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Debugging Automotive Serial Buses: CAN, LIN and FlexRay Exposed

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Remember the days when the car-enthused picked their automobiles based on horsepower and styling? Today, with electronics accounting for approximately 25 percent of the value of automobiles, showroom battles are often won (and lost) based on the sophistication of safety and efficiency technologies.

 

Under the hood, all those electronics are linked together with multiple serial buses that interact with the environment and communicate vital information throughout the entire vehicle. The use of embedded devices and the need to communicate information through the vehicle has increased the complexity of vehicle designs and test processes needed to debug and verify these designs. It’s estimated that soon electronics will account for approximately 40 percent of the value of an automobile. Meaning, it’s more important than ever for electronics engineers working in the automotive industry to become proficient at troubleshooting and debugging the serial bus architectures commonly used in automotive designs.

 

The three serial bus architectures commonly used in automotive design include, Controller Area Network (CAN) for mainstream powertrain communications, Local Interconnected Network (LIN) for lower-cost electronics and FlexRay for higher-end applications. Each bus has certain advantages and disadvantages, as well as common problems that require the ability to decode the various network protocols and time correlate network communication data with external events.

 

While it’s critical to understand each bus individually, along with how they all work together, we’re going to skip the definitions and get right to the insider testing tips. The preferred tool for working with any of the three bus architectures is a mixed signal oscilloscope (MSO), with the ability to support the bus triggering and analysis. Triggering makes it possible to isolate faulty messages, even if they occur very infrequently.

For Example: Consider the need to make timing measurements associated with the latency from when a driver presses the passenger window down switch to when the to when the passenger window actually starts to move. By specifying the ID of the CAN module in the driver’s door as well as the data associated with a “roll the window down” command, you can trigger on the exact data frame you’re looking for.

By simultaneously probing the window down switch on the driver’s door and the motor drive in the passenger’s door this timing measurement now becomes very simple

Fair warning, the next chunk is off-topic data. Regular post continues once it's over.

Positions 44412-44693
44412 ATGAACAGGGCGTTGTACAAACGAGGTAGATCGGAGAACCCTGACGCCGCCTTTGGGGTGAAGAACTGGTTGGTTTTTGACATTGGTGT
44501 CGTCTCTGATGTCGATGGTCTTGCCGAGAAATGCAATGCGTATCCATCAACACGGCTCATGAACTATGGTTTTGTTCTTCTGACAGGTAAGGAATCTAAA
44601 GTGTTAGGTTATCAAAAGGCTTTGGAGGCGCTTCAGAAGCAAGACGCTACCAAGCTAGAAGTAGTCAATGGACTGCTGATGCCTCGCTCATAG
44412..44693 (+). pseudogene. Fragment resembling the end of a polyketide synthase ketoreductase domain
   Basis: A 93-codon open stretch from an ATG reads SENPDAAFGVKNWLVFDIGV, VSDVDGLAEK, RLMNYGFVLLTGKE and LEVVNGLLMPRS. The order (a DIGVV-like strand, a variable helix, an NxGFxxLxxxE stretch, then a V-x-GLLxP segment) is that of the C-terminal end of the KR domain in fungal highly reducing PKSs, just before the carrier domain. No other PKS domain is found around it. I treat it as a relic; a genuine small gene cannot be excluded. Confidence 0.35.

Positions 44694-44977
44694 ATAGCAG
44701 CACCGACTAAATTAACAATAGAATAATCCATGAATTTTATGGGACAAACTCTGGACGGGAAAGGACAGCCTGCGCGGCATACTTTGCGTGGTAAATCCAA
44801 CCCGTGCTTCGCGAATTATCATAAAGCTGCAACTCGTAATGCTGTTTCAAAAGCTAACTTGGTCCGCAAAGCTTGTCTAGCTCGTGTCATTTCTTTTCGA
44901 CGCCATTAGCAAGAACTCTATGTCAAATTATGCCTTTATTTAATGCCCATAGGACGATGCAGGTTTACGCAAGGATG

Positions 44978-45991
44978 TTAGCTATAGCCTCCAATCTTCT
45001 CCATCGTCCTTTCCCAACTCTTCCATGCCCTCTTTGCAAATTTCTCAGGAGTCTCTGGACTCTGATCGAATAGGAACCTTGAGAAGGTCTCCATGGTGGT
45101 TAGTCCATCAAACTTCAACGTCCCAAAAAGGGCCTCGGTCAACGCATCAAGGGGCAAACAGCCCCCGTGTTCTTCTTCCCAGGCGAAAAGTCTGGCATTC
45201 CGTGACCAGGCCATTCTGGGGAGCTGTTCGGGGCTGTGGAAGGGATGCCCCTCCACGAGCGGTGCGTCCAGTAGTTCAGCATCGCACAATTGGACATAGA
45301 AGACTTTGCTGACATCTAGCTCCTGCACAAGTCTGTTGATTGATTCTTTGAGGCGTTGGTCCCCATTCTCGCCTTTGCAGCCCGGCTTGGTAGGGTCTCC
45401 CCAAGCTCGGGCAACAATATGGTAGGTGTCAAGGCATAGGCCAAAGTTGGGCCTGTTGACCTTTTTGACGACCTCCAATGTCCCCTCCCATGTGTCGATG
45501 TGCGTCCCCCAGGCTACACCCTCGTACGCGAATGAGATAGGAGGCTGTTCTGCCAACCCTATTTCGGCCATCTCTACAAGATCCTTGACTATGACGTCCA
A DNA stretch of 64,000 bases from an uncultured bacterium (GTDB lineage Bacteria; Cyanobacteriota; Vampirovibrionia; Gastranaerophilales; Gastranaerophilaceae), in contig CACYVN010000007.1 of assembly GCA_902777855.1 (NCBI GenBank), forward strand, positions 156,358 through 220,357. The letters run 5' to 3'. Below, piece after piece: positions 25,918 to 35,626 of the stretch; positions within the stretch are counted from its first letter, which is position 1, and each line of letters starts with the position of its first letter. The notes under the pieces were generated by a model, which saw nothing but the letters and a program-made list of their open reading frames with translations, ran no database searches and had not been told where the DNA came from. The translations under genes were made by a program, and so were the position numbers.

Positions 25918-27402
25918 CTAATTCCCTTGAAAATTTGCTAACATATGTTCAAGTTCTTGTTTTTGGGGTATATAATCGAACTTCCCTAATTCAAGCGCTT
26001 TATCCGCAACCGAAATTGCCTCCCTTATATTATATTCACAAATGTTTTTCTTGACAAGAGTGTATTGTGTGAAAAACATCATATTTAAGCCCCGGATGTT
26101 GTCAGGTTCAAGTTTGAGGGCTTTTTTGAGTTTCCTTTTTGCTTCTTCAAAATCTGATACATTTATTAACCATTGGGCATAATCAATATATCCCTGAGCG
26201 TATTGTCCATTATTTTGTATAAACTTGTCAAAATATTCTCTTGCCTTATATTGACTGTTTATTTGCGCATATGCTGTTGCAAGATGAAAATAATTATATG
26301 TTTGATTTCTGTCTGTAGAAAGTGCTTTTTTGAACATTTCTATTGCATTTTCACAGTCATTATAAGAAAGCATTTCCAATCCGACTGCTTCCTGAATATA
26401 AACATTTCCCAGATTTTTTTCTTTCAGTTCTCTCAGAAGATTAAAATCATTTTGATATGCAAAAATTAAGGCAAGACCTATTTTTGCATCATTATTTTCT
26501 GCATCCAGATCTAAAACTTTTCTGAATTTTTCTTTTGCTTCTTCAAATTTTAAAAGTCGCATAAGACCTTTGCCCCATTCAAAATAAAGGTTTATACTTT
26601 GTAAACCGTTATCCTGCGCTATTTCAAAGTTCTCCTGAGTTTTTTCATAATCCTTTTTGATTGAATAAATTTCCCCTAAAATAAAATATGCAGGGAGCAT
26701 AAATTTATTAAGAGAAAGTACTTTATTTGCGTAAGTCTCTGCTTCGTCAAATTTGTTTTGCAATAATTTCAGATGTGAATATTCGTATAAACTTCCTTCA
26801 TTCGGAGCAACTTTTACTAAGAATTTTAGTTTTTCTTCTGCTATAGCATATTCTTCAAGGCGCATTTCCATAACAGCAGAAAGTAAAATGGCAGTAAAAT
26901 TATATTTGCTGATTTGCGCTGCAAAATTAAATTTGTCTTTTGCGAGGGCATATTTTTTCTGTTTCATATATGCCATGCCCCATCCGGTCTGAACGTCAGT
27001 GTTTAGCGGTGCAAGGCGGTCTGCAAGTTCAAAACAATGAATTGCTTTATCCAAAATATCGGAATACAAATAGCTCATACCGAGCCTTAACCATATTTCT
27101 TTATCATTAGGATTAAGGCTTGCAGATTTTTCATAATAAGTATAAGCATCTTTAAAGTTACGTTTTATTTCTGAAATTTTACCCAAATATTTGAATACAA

Recognizing common triggers of all three buses is critical for efficient debugs and troubleshoots. Here is a list of common triggers for CAN, LIN and FlexRay that you should write down:

 

CAN

  • Start of Frame – trigger on the SOF field
  • Frame Type – choices are Data Frame, Remote Frame, Error Frame, and Overload Frame
  • Identifier – trigger on specific 11 or 29 bit identifier values with Read / Write qualification
  • Data – trigger on 1-8 bytes of user specified data
  • Ack – trigger anytime the receiving device does not provide an acknowledge
  • End of Frame – trigger on the EOF field

 

LIN

  • Sync – trigger on the sync field
  • Identifier – trigger on a specific identifier
  • Data – trigger on 1-8 bytes of specific data values or data ranges
  • Identifier & Data – trigger on a combination of both identifier and data
  • Wakeup Frame – trigger on a wakeup frame
  • Sleep Frame – trigger on a sleep frame
  • Error – trigger on sync errors, ID parity errors, or checksum errors

 

FlexRay

  • Start of Frame – triggers on the trailing edge of the Frame Start Sequence (FSS)
  • Indicator Bits – trigger on Normal, Payload, Null, Sync, or Startup frames
  • Identifier – trigger on specific Frame IDs or a range of Frame IDs
  • Cycle Count – trigger on specific Cycle Count values or a range of Cycle Count values
  • Header Fields – trigger on a combination of user specified values in any or all of the header fields including the Indicator Bits, Frame ID, Payload Length, Header CRC, and Cycle Count
  • Data – trigger on up to 16 bytes of data. Data window can be offset by a user specified number of bytes in a frame with a very long data payload. Desired data can be specified as a specific value or a range of values
  • Identifier and Data – trigger on a combination of frame ID and data
  • End of Frame – trigger on static frames, dynamic frames, or all frames
  • Error – trigger on a number of different error types including Header CRC errors, Trailer CRC errors, Null frame errors, Sync frame errors, and Startup frame errors

 

If you’d like to read up on those bus definitions and dive deeper into debugging, head over to Test and Measurement World to check out the full article on debugging automotive serial buses, written by Gregory Davis, technical marketing manager at Tektronix. And since we know you want to read even more about test and measurement in the automotive industry, check out this application note on how high amplitude arbitrary/function generator simplifies measurement (it covers semiconductor, scientific and industrial applications too!).

 

 

Image Credit: @Algre - Fotolia

 


 

 

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